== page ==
Only the Animals: Stories Summary & Study Guide

Ceridwen Dovey
This Study Guide consists of approximately 86 pages of chapter summaries, quotes, character analysis, themes, and more - everything you need to sharpen your knowledge of Only the Animals.
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Only the Animals: Stories Summary & Study Guide Description

Only the Animals: Stories Summary & Study Guide includes comprehensive information and analysis to help you understand the book. This study guide contains the following sections:

This detailed literature summary also contains Quotes and a Free Quiz on Only the Animals: Stories by Ceridwen Dovey.

The following version of this book was used to create this study guide: Dovey, Ceridwen. Only the Animals. Farrar, Straus and Giroux, 2015. First American edition.

Dovey's collection of short stories has no one coherent plot, but instead offers ten distinct narratives, each of which relates the story of its narrator's death. Almost every story in the collection is written in the first person, and all of them are written using past-tense narration. Although each animal narrator lives in his / her own time and place, they each engage with the problems of life and death, and everything in between. In particular, these animals consider the questions of authenticity, communication, loneliness, companionship, and, above all, the question of where meaning is found. Some narrators come to uplifting epiphanies by their story's end, while others become figures of tragedy. Each, however, presents an honest picture of what it is to be alive in the world.

The first story, "The Bones," tells the story of a camel in Australia, who listens to a bigoted poet's view of the world, and is eventually shot by his own master. "Pigeons, a Pony, the Tomcat and I" tells the story of a lesbian cat, so in love with her owner (the famous French novelist, Colette) that she follows her owner to the trenches of WWI. "Red Peter's Little Lady" is a story composed of letters exchanged between Red Peter (an ape performing humanness), Hazel (Red Peter's future wife, an ape being transformed into a human), and Evelyn (Hazel's caretaker). As story progresses, the reader learns of Red Peter's love for Evelyn, his opinion on humanity, and his foolish renunciation of his animal self.

Dovey's next two stories take place during WWII. The first, "Hundstage" tells the story of a german shepherd belonging to a high-ranking Nazi officer. Although the dog dies exiled from his master, he remains loyalty to the Nazi party until his last breath. "Somewhere Along the Line, the Pearl Would be Handed to Me" tells the story of two mussels journeying through the ocean, searching for meaning, only to find a meaningless death in the horror of Pearl Harbor.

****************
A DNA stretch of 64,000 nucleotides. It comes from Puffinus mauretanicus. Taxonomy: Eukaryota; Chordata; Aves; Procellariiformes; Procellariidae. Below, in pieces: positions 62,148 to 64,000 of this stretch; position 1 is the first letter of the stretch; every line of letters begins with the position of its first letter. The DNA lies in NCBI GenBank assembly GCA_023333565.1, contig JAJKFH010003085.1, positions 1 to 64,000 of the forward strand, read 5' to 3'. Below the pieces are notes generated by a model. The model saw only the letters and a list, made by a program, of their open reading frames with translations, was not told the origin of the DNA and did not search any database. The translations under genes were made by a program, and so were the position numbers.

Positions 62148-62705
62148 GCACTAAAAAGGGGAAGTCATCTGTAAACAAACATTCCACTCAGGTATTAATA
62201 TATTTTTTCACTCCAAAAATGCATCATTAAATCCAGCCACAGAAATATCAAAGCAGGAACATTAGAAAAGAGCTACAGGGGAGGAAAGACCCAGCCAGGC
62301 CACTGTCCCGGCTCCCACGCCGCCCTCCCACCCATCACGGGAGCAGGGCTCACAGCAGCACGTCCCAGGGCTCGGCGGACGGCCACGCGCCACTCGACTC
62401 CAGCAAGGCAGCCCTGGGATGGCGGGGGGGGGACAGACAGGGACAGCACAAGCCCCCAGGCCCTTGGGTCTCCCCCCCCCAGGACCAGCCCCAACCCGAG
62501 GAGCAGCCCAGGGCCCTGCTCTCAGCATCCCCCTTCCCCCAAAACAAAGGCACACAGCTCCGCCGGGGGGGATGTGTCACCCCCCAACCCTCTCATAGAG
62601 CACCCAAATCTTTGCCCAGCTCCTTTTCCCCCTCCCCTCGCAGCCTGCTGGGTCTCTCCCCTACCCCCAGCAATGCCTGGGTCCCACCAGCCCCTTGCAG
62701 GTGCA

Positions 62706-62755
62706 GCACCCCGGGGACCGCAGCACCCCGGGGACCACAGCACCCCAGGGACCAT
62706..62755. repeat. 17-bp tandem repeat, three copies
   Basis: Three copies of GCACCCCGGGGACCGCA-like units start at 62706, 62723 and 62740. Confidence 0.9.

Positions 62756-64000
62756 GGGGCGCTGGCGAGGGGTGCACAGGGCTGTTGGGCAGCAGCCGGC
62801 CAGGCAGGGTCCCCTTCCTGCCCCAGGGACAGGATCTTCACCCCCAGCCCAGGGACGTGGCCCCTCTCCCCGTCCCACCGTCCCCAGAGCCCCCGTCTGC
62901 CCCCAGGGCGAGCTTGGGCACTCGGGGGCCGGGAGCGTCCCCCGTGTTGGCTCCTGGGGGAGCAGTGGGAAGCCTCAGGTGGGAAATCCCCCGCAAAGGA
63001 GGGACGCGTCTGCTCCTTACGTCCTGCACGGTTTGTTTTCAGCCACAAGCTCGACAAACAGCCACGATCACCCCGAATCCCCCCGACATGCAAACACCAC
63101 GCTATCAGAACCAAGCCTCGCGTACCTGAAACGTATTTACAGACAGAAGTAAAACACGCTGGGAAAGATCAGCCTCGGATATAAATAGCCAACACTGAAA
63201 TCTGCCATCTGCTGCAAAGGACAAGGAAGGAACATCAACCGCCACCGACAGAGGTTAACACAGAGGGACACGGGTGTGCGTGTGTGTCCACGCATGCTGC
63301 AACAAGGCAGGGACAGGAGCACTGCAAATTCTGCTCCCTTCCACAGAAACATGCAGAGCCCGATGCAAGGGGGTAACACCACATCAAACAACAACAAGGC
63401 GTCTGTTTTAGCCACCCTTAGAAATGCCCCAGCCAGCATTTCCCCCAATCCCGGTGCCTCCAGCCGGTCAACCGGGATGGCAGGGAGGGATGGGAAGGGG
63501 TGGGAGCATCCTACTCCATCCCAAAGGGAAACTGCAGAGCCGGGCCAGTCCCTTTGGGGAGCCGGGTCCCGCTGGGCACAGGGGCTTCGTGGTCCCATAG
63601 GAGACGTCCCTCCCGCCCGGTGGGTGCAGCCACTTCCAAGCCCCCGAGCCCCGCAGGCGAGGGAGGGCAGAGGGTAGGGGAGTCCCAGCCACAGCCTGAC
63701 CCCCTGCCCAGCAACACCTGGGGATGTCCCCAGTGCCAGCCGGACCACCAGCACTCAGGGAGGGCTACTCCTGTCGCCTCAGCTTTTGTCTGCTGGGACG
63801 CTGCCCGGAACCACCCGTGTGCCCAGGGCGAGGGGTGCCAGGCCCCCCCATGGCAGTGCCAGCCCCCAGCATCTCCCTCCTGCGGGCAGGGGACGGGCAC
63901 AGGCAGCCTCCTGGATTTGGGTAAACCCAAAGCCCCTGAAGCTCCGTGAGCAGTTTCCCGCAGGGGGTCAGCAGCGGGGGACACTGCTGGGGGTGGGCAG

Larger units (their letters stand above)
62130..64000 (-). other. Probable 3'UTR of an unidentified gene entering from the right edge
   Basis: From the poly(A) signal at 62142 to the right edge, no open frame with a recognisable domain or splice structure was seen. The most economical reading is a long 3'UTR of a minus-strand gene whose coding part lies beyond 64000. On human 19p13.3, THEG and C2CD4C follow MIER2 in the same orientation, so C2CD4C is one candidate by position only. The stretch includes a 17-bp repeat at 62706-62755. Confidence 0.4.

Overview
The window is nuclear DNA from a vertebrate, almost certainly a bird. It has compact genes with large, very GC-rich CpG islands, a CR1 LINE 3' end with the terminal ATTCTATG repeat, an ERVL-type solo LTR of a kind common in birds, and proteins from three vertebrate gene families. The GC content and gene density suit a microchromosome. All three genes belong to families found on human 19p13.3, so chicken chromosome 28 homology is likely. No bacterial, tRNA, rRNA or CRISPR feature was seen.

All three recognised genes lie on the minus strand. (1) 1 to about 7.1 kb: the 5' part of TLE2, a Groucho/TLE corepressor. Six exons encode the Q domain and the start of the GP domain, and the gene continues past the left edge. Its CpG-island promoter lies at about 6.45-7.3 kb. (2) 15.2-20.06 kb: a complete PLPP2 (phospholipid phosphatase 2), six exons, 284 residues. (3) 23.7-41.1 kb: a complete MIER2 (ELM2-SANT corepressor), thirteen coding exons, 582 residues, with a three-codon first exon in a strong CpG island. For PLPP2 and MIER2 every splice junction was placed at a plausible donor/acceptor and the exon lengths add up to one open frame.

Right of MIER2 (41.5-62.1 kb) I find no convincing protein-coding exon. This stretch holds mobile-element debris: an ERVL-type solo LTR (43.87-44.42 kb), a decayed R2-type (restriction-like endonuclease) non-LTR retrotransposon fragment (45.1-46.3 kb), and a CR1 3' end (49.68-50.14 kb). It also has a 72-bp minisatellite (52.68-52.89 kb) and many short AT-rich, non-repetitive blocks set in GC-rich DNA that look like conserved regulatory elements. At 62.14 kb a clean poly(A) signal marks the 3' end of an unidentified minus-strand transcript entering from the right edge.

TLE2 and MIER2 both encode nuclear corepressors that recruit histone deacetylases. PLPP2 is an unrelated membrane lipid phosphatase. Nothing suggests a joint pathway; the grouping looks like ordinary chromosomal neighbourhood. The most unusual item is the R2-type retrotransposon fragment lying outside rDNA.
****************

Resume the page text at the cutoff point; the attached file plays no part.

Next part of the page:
"Plautus: A Memoir" tells the story of a literary tortoise, searching for both complete solitude and perfect companionship, only to find her death in space. Along the way, she encounters famous literary figures, ranging from Virginia Woolf to Alexandra Tolstoy to George Orwell. "I, the Elephant, Wrote This" jumps ahead thirty years to the Mozambique Civil War, telling the story of an elephant herd dedicated to preserving the stories of their ancestors. "Telling Fairy Tales" takes place during the Bosnian Civil War, relating the story of two bears and a witch exchanging fairy tales amidst one of the most atrocious conflicts of the 20th century. "A Letter to Sylvia Plath" features Dovey's most self-aware narrator, a dolphin named Sprout, who addresses the story of her suicide to Sylvia Plath. Finally, Dovey closes her collection with "Psittacophile," the story of a parrot who dies during the Israeli airstrike in Lebanon.

Although each story differs radically in time and place, each story forces the reader to reconsider their definition of "human" and "animal." Through these colorful, distinct portraits, Dovey reveals that the most unexpected voices can reveal the truth about ourselves, arguing that silenced communities must be heard.

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